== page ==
From there we get back on the bus to head to Aalam Ordo, which was originally intended to be a cultural exposition built on the shore of Issyk-Kul in honor of a previous president. The president was run out of the country, and money for the project dried up.

Barskaun and Aalam Ordo

It remains incomplete. The lake itself of course is impressive, but the enormous fading mosaics and empty yurts induce melancholy. The place remains a monument to natural beauty and the failed dreams of a greedy politician who didn't actually care for the people of his country.

Despite the latter gloomy observations, there is a pier here in excellent repair, from which one can dive into the suprisingly clear water without fear of hitting the bottom. Our students shuck down to their what-nots and dive in. Marvelous. There is a fairly dicey ladder to get up on the pier from the water; most likely it was intended as decorative ironwork. The water is frigid and marvelous. Foma dives to the bottom and manages to grab a handful of sand. Raquel swears she always hits bottom, which is unlikely considering that all our most athletic students have dived in headfirst and failed to do so. Raquel assays a timid jump in, and manages to hit the bottom. Let this be a lesson to us all about timidity.

The most physically fit of our group is most likely Caillie. My guess is that she is about 6' 1", and she is an aspiring body builder. (I mentally name her наша амазонка ‘our Amazon.’ She really does have the whole Lynda Carter thing going on, but with shorter hair.) She runs every morning, even when we are on excusions. She easily outdoes all of the guys in pull-ups, using the skeleton of the roof at pier's end as a pull-up bar. She dives from the highest height. Plus she is just damn smart. Let me tell you: when the nuclear apocalypse hits, I want to be on her side.

Then suddenly a young Kyrgyz man appears. He is quite short, but as fit as the day is long. He jumps off the pier, executing a jacknife. Then another appears, doing the same with a swan dive from the skeleton of the former roof. Then a couple more who are more timid appear. And then there is a repetition of showing off. Something seems odd. Eventually it becomes clear that these are young men with sexual designs on the women in our group. They particularly direct their attention to Mikal, a girl who has chosen to wear a bikini top so thin as to reveal her nipples. She is a great swimmer, a nice person, has a bright mind, but on this occasion her clothing has attracted negative attention that she probably doesn't want. Truthfully, it is not a smart thing to wear in a country that is unreformed by feminism. I'm rather surprised that she doesn't seem to be aware of it. I find myself concerned about the collective group of young Y chromosomes that has appeared. So is our language coach, Rustam. I decide it is time to leave and so direct the students. We gather ourselves and begin to depart. Many of our male students have already left. I ask one of the students from Texas A&M to remain with me so we can provide a male rear vanguard to our retreat. He agrees, and I find myself grateful for his consideration. As we leave, the catcalls and shouts of "I love you, baby!" begin. I'm think the timing of our departure was good. We leave without incident.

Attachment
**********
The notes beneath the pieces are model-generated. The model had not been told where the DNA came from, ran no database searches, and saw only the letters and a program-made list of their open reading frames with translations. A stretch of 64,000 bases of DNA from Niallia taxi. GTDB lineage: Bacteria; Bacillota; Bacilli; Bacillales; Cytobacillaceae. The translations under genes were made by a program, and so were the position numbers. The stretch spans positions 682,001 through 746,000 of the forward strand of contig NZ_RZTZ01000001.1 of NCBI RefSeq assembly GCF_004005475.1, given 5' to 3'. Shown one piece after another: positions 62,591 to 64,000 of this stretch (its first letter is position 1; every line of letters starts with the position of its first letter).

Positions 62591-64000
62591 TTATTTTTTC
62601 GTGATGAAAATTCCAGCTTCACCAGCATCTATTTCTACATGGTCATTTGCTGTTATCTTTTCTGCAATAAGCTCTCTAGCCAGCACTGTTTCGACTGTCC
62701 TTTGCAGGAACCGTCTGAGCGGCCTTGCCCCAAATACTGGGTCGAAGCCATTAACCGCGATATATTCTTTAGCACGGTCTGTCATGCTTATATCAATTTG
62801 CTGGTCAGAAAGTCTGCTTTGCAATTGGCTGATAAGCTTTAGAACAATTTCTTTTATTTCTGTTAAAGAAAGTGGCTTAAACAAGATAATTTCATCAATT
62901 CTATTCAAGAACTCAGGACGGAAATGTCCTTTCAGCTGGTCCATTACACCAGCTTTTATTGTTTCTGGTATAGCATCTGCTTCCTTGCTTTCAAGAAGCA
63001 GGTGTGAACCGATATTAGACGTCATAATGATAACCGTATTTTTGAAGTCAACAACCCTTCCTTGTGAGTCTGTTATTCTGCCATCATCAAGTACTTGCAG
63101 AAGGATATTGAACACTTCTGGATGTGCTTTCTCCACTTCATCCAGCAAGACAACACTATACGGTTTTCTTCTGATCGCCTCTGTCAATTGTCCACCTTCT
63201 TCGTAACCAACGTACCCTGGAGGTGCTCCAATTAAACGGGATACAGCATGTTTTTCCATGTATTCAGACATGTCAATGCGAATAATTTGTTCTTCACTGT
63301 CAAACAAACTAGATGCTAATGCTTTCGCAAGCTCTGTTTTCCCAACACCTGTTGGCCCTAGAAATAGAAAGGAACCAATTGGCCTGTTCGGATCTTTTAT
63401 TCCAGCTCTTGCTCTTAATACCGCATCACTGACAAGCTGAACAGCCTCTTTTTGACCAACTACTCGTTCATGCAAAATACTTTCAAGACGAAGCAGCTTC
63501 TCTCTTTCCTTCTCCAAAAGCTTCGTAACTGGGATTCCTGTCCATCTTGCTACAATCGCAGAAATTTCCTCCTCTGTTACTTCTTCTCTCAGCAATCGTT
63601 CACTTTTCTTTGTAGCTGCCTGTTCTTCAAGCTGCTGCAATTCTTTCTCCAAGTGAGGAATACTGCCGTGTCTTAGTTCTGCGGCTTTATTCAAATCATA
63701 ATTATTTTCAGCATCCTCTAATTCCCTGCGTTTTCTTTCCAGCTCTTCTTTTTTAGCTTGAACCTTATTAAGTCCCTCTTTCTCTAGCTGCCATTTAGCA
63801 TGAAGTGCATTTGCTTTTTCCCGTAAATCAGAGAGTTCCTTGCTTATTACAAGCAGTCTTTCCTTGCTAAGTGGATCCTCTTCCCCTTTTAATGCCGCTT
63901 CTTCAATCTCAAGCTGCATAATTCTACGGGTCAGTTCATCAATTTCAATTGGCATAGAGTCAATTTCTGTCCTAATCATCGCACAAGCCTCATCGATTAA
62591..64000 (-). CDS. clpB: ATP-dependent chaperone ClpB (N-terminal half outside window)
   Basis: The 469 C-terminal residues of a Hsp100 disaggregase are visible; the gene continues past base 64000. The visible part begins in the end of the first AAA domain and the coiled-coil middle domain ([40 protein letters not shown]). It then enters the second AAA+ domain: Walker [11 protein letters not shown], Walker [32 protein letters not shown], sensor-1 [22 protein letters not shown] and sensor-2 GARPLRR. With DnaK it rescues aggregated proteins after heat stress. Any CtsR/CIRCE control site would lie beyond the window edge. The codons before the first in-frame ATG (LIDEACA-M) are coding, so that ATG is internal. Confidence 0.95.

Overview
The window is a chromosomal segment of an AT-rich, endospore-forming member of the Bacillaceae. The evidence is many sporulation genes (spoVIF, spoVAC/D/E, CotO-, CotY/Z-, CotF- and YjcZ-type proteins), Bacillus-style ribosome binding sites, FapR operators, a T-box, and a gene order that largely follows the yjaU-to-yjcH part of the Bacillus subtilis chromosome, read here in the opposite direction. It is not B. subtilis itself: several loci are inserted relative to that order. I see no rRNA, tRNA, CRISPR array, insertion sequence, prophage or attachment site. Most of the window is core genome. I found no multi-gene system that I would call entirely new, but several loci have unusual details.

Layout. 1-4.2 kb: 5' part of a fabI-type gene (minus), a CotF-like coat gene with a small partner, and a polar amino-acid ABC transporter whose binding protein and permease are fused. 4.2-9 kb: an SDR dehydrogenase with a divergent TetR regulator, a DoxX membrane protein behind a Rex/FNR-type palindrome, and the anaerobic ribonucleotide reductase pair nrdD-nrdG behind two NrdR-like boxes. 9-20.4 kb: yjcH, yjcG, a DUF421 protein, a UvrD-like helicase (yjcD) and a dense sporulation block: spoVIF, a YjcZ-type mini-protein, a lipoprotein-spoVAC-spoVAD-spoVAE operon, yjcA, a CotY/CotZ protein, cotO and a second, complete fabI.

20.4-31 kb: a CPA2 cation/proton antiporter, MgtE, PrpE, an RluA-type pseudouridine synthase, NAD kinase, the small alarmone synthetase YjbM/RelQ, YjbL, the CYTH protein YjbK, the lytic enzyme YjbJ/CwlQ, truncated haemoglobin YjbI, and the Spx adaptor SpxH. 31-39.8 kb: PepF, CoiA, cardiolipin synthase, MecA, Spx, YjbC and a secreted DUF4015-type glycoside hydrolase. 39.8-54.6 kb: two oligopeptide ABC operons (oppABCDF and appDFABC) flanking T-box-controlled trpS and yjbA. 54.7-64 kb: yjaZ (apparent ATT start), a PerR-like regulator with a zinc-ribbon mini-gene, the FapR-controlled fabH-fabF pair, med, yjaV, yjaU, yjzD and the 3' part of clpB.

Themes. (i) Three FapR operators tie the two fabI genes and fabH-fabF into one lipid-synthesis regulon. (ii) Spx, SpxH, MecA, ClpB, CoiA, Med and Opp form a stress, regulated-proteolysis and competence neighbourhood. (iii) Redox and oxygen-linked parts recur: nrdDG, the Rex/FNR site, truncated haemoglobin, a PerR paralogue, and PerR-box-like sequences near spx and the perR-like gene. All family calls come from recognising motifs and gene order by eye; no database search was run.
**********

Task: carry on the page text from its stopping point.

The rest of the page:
Homeward we arrive. A dinner of watery laghman, noodles covered with a soupy-meaty addition, commences. Very nice.

Most of the students head to the shore for last minute swimming and a bonfire.

Hours later we sleep content.